How to circle around a model/entity / viewer.flyTo() path

In our current Google Earth application we have an animation sequence that circles around a model.
In GE this is fairly easy: we do a LookAt() sequence (at an appropriate range and tilt) where the heading increases e.g. 10 degrees each step (i.e. at the ‘frameend’ event) until we have completed the circle. The LookAt has a certain speed/duration, and its path is direct.

I tried to achieve the same in Cesium by using the viewer.flyTo(), where the heading increases 10 degrees each step (using the Promise).

The problem is that flyTo() does not have a direct path, but ‘animates’ to the new position, which is not good in this case.

Is there a way to change the path taken by flyTo(), or should I take a different approach?

The camera.lookAt() misses the possibility to set the duration, and does not have a Promise or OnComplete. The camera.flyTo() could be used but requires quite some calculation to position and aim the camera.

Thanks, Willem

Consider calling camera.lookAt each frame

Can do this by putting lookAt into a



As I recall lookAt changes the camera’s transform matrix and doesn’t put it back, which might be desired or not matter. You can set the camera’s transform back to the identity matrix (world coordinates) with camera._setTransform(Cesium.Matrix4.IDENTITY);

I finally found time to try out your suggestions.
The circle animation works fine now with a camera.lookAt() at each clock tick.

So thanks to Alexander and Hyper Sonic!


Glad you got it working!


I think my question is most likely related to this one, but a bit different:

  • I use lookAt() to set my camera with HeadingPitchRange() on a defined target.

  • Right now I can continuously rotateLeft and rotateRight with a given speed around my target when I press a defined key on the keyboard (as described in the tutorial), it stops when I release the key, this works great.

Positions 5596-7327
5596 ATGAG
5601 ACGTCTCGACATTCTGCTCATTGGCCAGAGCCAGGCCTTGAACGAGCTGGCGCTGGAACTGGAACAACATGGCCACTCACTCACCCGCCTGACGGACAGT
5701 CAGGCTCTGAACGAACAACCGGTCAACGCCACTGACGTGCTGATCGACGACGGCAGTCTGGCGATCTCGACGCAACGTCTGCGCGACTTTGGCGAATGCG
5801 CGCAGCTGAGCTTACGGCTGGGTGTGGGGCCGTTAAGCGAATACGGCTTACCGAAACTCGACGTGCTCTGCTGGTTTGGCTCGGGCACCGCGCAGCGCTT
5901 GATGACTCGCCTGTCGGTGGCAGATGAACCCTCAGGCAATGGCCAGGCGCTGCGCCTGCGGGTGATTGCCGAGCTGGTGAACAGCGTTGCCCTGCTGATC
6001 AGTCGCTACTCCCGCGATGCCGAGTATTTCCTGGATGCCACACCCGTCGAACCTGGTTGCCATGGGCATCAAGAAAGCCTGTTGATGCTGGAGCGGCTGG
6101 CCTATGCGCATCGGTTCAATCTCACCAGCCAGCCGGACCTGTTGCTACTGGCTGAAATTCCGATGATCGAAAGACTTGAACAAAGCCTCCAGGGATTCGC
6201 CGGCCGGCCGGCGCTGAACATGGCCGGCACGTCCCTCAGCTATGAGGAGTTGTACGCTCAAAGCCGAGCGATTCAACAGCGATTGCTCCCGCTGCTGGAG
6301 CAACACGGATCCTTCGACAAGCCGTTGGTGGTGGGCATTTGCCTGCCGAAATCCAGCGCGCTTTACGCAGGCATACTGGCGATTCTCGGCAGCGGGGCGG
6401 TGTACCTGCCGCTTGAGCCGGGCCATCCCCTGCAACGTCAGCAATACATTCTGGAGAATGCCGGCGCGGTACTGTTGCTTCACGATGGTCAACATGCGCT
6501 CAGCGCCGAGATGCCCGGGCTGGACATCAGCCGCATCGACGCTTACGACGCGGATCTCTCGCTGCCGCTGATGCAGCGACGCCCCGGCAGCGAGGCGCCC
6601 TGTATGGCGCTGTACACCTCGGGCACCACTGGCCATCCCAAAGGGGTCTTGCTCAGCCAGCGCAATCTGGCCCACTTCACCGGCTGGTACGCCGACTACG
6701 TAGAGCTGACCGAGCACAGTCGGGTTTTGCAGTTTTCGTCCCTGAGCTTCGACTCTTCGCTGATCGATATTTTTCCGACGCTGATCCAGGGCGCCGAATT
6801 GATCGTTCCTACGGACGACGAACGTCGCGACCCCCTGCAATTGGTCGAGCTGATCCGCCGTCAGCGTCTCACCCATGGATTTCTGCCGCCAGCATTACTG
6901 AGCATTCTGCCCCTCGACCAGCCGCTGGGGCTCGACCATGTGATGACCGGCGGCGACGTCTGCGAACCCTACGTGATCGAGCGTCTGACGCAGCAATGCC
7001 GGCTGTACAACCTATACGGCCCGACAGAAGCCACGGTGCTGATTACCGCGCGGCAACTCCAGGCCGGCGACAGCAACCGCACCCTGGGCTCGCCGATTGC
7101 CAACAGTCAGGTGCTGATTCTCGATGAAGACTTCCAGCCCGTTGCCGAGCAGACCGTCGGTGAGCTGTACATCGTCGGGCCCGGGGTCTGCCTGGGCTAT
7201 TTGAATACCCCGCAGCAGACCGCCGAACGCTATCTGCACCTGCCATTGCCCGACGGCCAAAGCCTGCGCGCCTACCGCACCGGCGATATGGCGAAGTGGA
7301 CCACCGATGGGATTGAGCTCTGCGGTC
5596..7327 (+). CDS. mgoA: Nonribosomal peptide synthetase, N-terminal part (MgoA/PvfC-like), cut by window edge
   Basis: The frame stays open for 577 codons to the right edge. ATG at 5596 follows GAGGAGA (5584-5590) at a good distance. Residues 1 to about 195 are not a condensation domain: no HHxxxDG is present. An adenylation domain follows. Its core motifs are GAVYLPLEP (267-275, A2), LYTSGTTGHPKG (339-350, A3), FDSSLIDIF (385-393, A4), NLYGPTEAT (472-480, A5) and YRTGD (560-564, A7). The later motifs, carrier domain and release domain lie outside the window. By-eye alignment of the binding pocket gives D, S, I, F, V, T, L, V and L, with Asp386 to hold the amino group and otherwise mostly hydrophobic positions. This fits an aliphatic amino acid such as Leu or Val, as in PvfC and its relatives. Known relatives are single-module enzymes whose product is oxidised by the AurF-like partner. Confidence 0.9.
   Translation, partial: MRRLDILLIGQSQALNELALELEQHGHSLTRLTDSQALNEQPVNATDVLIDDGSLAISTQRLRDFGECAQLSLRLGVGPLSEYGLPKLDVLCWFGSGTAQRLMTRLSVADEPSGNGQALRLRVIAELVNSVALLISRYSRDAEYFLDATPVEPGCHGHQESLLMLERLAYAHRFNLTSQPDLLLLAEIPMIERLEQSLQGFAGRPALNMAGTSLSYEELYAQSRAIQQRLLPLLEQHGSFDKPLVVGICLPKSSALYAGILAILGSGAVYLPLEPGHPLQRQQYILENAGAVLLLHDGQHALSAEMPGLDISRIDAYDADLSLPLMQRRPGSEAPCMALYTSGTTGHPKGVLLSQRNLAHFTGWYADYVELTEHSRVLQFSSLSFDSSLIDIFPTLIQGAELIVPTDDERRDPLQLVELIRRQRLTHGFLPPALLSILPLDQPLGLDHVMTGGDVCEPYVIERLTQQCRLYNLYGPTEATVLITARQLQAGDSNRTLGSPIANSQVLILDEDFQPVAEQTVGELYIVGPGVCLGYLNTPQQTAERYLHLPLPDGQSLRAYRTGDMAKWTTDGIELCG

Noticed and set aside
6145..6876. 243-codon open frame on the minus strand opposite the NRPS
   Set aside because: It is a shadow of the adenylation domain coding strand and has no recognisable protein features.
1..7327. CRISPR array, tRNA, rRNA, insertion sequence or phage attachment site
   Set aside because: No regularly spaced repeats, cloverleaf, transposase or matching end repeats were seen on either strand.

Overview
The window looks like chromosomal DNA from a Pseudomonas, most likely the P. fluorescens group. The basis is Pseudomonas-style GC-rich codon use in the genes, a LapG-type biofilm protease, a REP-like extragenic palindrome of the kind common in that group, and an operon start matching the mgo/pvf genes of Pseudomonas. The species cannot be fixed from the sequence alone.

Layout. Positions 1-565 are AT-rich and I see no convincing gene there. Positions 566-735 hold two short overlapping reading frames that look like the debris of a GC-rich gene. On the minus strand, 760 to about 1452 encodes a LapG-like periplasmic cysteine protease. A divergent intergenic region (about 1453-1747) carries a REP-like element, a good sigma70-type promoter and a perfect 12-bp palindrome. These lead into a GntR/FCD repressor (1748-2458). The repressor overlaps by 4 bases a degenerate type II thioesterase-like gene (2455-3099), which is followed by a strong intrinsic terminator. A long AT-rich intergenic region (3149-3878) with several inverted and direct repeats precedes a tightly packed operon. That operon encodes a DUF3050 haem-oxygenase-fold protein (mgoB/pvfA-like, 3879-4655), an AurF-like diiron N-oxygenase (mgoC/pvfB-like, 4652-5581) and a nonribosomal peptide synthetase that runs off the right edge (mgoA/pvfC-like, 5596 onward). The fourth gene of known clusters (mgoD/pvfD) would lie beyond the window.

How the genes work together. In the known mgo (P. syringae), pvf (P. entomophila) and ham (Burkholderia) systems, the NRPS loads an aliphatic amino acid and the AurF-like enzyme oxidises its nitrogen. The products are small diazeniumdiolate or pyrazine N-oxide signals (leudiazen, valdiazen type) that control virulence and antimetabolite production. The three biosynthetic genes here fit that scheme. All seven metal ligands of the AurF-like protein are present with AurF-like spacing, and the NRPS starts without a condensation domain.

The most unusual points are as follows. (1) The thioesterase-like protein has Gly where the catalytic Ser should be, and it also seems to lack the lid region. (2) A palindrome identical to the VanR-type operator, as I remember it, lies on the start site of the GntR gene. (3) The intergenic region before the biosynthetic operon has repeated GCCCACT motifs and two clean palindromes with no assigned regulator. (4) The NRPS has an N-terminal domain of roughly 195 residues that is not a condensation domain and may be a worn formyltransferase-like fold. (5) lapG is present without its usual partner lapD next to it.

• However, I should be able to:
    a) RotateLeft and RotateRight around the target with intervals (e.g. always 36°) when I click the key (Position 1: heading 0; Position 2: heading 36, Position 3: heading: 72 and so on).
    b) It should only do one step (press the key -> rotate 36° -> release key -> press key again -> rotate 36° etc.).
    c) This rotation should be animated (i.e. has a given duration when it goes from P1 to P2; the camera should be centered on the target).

I tried several approaches with lookAt() (here I miss the animation when I try to rotate, it just sets the camera to the new position) and flyTo() (here I miss the range parameter that is available in lookAt() [sure, if I had all positions then it would be possible, but this is definitely to complicated] but can’t find a way that works how it should. Any help is appreciated!


For keyboard trigger events you can do viewer.canvas.addEventListener(“keydown”, function(e){console.log(e.keyCode);}, false);

(change the function to something that starts a timer, I believe canvas needs focus to accept keystrokes which by default I don’t think it does)

Say frametime is 16ms and you want to animate for 1000ms, that would be 1000/16 = 62.5 moves per frame. 36deg / 62.5 = 0.584 degrees per frame.

So each frame you’d do something like

var deltaAngle = 0.584/180Math.PI;// /180Math.PI is deg to rad
{, deltaAngle);




Just fill in the timer logic and the keyDown logic. If you want to be more accurate you can also calculate for changing framerate, and also on the last move frame just move directly to the target rotation value.

Awesome, thanks!

yep, that with the canvas “focusing” is true.

The “animation” works perfectly. With the timer I’m struggling (I do not have much experience in this topic, so I’m happy to learn an easy solution, maybe I tried it the hard way…): I experimented with two approaches: With a new Cesium.clock() as well as

  • I can define a Cesium clock as written in the tutorial and it seems to work, but as soon as I use the (new) clock in a onTick.listener it shows me “real” time (what I suppose should provide clock 1, the normal one, but not my artificially one).
  • The next step was to construct the new clock within the onTick.listener, but of course then it gets me every tick a new clock.
  • With I’m facing another problem: I tried to get the as the current Time and add 1 second to this variable; then I created an onTick.listener that checks when passed and should then stop the animation. Even the function seems to work, it just don’t stop, maybe it does not “catch” the exact timing and of course, after that it continues.
    So my minimum solution at the moment (but at least it works) is a setTimeout() that starts the animation and stops it after 1 sec. I’m aware of the fact that it does not get me the exact desired angle due to possible framerate issues, but this could be fixed with a direct shift after 1 sec to the new position.

You could probably use Cesium.clock as well, but JavaScript’s currentTime=new Date().getTime(); works fine (milliseconds.) Just record the value to compare to next time to get frametime. Although the onTick listener function is passed the clock parameter you don’t have to use it, depends if you want your events based on simulation time or ‘wall’ time.

Say 400ms have passed, so there’s 600ms left. Say frametime is 16ms, 600/16 = 37.5 more moves to make. Say you have 10 degrees remaining, so 10/37.5 = 0.2666 degrees to rotate this frame.